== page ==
It has been intimated that the uncertainty surrounding the continuing violations doctrine owes to a failure to grasp its origins and modem-day contours. This article treats this assertion as true, and tries to dispel at least some of this confusion. Toward this purpose, this article charts the conceptual landscape of this theory and explains how and why the doctrine has been and should be applied.
This analysis begins with the recognition of and distinction between two types of continuing violations. Though frequently confused or conflated, these two approaches are in fact quite different in both purpose and effect. The first sort of continuing violation aggregates multiple allegedly wrongful acts, failures to act, or decisions such that the limitations period begins to run on this collected malfeasance only when the defendant ceases its improper conduct. The second type of continuing violation divides what might otherwise represent a single, timebarred cause of action into several separate claims, at least one of which accrues within the limitations period prior to suit.
Review and analysis of the case law applying the continuing violations doctrine yields the insight that the two types of continuing violations address different issues implicated by statutes of limitations. The first form of the doctrine has been invoked for primarily equitable reasons, as in situations where a plaintiff faces an impediment to timely filing not readily addressed by other accrual or tolling rules. The second variation of the continuing violations doctrine promotes the efficient invocation of the judicial process in a variety of ways.
The thesis of this article follows from its recognition of two types of continuing violations and its identification of the possible utilities associated with each branch of the doctrine. The gravamen of a claim and the terms of the pertinent limitations statute often permit, but do not require, application of the continuing violations doctrine. This article proposes that in deciding whether to recognize a continuing violation in these circumstances, courts should consider whether, among the various accrual and tolling rules, a form of the continuing violations doctrine provides the best method of addressing the equitable and efficiency concerns implicated by a statute of limitations defense.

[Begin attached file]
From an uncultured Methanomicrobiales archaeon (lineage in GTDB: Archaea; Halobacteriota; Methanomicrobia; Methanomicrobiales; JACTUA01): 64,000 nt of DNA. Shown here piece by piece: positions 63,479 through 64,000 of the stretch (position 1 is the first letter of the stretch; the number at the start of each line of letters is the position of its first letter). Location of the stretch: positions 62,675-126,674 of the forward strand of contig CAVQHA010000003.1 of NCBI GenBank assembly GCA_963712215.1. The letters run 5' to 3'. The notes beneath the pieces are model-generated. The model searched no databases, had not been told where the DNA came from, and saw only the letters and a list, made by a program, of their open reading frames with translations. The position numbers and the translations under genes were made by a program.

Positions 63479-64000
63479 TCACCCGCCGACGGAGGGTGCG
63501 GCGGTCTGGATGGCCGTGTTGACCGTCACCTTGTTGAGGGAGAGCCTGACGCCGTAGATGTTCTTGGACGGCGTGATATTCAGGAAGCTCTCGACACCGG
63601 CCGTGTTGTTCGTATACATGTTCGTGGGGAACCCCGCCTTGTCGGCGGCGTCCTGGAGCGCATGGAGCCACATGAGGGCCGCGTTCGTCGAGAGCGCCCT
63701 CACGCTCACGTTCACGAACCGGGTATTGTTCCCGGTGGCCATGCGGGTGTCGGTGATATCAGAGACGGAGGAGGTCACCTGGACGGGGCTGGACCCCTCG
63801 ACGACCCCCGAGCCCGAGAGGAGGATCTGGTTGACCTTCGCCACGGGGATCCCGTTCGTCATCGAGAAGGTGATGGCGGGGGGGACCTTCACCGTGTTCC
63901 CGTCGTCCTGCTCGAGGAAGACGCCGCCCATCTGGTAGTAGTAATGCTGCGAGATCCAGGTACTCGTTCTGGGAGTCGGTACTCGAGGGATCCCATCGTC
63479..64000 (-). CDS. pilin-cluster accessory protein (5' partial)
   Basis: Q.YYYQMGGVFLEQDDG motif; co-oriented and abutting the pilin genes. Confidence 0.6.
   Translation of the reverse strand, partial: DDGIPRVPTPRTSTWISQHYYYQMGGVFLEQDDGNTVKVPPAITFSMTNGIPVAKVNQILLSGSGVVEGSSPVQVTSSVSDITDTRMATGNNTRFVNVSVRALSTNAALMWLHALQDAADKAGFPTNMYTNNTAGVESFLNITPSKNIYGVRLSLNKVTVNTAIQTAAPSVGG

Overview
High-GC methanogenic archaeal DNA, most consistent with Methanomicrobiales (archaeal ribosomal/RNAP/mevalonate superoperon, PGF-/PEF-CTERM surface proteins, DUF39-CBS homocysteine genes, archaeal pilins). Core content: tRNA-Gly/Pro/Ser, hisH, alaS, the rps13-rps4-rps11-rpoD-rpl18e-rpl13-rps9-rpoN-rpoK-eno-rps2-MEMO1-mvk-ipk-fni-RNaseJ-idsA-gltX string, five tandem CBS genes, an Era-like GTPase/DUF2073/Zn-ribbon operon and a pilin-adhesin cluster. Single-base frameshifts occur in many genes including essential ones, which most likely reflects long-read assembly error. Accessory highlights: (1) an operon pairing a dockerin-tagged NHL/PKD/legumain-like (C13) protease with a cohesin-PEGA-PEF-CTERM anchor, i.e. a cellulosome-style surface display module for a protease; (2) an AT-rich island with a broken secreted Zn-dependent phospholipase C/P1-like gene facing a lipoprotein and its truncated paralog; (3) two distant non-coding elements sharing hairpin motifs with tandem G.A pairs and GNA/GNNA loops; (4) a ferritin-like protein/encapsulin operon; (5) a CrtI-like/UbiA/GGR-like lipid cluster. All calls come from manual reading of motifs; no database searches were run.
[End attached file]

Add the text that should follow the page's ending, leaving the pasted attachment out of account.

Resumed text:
In unfurling its explanation of the continuing violations doctrine, this article proceeds as follows. Section II provides an overview of the various accrual and tolling rules, including the two forms of the continuing violations doctrine, that may affect how a statute of limitations will run on a claim. Section III then examines the justifications that have been given for the continuing violations doctrine and concludes that all of these explanations have little descriptive or predictive utility.
To devise a better approach, Section IV peruses the recurring application of the continuing violations doctrine to various causes of action, including claims alleging false imprisonment, seduction, a hostile work environment, and the negligent or intentional infliction of emotional distress (all of which illustrate the first type of continuing violation); and nuisance, trespass, antitrust, and some civil rights claims (manifesting the second class of continuing violations). Though aberrant decisions appear, this review yields an evident tendency to recognize continuing violations principally in those situations in which the doctrine will advance equitable or efficiency interests to an extent unmatched by other accrual and tolling rules. Section V then discusses the United States Supreme Court's recent decision in Ledbetter v. Goodyear Tire & Rubber CoY By a narrow majority, the Ledbetter Court ruled that a discriminatory-pay claim brought by a Title VII plaintiff was not a continuing violation. A review of the majority opinion and dissent reveals that the outcome in Ledbetter comports with the general principles regarding continuing violations set forth in this article. Finally, Section VI draws from Ledbetter in offering a few concluding remarks.
43 Gonz. L. Rev. 271 2007-2008